The following results quantify the predictive power of active share for differentiating between more and less active U.S. equity mutual funds. For perspective, we also include results on the predictive power of robust equity risk models. These results illustrate the relative weakness of Active Share as a measure of fund activity. They also indicate that, far from mitigating legal risk by reliance of a best practice, the use of Active Share to detect closet indexing may instead create legal risk.

The Predictive Power of Active Share for Forecasting Future Tracking Error

Active Share is a statistically significant metric of fund activity, but a very weak one, predicting only about 5% of the variation in tracking error across mutual funds:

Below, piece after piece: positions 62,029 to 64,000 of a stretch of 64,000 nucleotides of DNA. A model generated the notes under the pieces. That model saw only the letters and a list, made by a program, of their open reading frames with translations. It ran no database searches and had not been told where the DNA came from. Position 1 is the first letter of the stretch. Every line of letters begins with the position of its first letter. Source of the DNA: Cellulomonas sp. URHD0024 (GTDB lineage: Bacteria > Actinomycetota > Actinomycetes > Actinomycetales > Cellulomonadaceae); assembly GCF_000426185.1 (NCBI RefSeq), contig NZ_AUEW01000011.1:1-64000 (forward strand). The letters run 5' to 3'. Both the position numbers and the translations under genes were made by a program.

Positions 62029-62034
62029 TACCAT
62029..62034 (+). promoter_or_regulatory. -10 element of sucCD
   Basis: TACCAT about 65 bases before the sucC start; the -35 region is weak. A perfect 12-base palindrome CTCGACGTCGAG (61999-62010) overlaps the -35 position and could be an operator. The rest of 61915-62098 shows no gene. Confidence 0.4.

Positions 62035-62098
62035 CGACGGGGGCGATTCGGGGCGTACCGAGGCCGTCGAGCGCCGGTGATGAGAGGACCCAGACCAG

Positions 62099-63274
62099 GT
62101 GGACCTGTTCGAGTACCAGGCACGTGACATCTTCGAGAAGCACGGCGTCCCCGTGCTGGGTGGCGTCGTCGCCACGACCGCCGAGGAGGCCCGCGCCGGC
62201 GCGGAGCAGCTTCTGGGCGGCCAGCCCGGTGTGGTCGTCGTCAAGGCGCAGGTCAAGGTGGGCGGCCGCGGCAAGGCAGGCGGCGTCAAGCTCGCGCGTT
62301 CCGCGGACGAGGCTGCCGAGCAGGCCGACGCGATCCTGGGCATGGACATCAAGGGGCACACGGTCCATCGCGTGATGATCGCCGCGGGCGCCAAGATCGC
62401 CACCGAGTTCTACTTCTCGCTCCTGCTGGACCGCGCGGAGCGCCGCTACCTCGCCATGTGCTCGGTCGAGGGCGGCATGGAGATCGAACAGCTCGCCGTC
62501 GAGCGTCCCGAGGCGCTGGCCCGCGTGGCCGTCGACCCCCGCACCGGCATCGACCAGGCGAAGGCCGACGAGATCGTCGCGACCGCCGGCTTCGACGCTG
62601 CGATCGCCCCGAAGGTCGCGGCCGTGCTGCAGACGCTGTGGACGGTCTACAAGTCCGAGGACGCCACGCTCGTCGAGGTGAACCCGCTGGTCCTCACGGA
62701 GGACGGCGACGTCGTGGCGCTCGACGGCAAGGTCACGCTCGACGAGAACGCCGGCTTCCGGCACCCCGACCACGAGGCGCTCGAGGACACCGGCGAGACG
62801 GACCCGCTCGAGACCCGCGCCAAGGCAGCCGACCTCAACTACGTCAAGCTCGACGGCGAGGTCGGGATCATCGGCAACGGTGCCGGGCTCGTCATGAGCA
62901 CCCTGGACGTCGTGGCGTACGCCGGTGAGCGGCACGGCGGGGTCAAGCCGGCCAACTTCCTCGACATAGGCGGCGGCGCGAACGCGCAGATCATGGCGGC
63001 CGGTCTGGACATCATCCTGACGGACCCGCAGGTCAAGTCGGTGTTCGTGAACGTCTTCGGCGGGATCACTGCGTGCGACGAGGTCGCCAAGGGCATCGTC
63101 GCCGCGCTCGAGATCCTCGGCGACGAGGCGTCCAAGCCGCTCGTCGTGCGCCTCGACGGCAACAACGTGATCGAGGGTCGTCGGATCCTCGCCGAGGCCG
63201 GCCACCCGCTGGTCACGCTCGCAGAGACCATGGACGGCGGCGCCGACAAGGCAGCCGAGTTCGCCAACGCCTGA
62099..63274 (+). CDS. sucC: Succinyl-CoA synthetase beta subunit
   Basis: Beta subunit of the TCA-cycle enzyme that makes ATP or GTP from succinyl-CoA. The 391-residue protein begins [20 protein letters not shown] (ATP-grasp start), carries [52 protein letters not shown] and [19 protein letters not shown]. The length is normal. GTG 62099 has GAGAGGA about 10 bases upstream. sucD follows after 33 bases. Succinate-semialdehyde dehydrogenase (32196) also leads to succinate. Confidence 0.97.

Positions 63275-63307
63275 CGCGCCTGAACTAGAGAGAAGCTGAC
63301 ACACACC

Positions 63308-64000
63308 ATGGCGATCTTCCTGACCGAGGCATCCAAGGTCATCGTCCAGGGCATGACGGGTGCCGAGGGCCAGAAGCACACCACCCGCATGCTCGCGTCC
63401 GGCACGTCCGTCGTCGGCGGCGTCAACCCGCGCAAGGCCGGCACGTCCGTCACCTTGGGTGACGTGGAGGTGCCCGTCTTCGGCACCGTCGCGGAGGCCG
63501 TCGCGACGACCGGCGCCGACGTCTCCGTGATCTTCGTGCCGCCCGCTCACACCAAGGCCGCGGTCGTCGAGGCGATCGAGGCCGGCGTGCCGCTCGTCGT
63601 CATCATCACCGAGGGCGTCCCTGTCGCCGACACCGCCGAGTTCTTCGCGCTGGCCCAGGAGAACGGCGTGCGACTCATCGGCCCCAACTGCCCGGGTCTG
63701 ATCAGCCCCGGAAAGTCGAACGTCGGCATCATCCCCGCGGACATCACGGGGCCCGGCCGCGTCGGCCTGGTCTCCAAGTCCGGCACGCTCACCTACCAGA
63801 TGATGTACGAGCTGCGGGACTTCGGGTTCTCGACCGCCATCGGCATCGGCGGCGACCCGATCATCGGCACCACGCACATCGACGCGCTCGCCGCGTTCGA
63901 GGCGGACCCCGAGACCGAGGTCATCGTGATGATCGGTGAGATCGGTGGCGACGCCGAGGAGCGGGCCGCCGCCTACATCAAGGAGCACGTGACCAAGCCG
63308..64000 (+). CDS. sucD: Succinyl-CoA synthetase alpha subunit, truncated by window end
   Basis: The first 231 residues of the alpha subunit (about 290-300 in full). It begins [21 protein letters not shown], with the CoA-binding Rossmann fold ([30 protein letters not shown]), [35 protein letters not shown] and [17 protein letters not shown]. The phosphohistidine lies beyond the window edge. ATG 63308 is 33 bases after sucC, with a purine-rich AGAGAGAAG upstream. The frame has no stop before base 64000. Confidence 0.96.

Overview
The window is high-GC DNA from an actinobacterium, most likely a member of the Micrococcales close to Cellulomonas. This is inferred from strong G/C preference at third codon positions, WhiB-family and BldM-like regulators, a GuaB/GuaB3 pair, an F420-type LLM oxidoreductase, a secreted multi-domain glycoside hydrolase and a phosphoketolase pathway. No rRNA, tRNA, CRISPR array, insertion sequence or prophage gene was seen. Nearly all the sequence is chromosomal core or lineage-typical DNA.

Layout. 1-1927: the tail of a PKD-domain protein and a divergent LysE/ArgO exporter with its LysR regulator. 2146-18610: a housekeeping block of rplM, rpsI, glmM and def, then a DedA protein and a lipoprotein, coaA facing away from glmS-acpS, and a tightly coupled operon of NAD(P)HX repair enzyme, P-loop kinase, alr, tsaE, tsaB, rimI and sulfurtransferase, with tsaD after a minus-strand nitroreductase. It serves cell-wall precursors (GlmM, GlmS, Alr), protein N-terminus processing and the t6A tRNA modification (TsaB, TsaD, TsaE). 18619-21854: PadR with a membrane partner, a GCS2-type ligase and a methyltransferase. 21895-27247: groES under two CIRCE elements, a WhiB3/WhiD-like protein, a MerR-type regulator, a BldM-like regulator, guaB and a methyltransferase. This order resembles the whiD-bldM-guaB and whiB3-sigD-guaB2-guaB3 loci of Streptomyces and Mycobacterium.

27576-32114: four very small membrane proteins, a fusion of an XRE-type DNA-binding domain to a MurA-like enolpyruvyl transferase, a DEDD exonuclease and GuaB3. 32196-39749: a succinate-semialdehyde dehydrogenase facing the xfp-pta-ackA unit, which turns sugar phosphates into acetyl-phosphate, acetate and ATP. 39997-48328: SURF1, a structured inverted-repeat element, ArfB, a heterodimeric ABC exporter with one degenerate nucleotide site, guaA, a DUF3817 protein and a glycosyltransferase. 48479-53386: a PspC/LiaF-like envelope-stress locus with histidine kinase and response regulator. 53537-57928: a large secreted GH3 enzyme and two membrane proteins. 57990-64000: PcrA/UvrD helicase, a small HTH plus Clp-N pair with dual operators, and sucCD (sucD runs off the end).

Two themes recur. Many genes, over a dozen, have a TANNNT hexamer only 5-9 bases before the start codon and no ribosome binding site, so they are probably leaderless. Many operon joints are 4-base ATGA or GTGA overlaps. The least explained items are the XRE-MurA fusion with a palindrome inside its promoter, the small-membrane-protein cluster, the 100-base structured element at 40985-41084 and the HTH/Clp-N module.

U.S. Equity Mutual Fund Portfolios: The Predictive Power of Active Share for Forecasting Future Tracking Error

Residual standard error: 1.702 on 9998 degrees of freedom
Multiple R-squared:  0.05163,   Adjusted R-squared:  0.05154 
F-statistic: 544.3 on 1 and 9998 DF,  p-value: < 2.2e-16

The Predictive Power of Active Share for Forecasting Future Active Returns

Active Share also predicts only about 5% of the variation in monthly active returns across mutual funds:

            

U.S. Equity Mutual Fund Portfolios: The Predictive Power of Active Share for Forecasting Future Active Return

Residual standard error: 0.3986 on 9998 degrees of freedom
Multiple R-squared:  0.04999,   Adjusted R-squared:  0.04989
F-statistic: 526.1 on 1 and 9998 DF,  p-value: < 2.2e-16

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The above results make the generous assumption that all relative returns are due to active management. In fact, much relative performance is attributable to passive differences between a portfolio and a benchmark. This complexity will be captured in our follow-up research.

The Predictive Power of Robust Equity Risk Models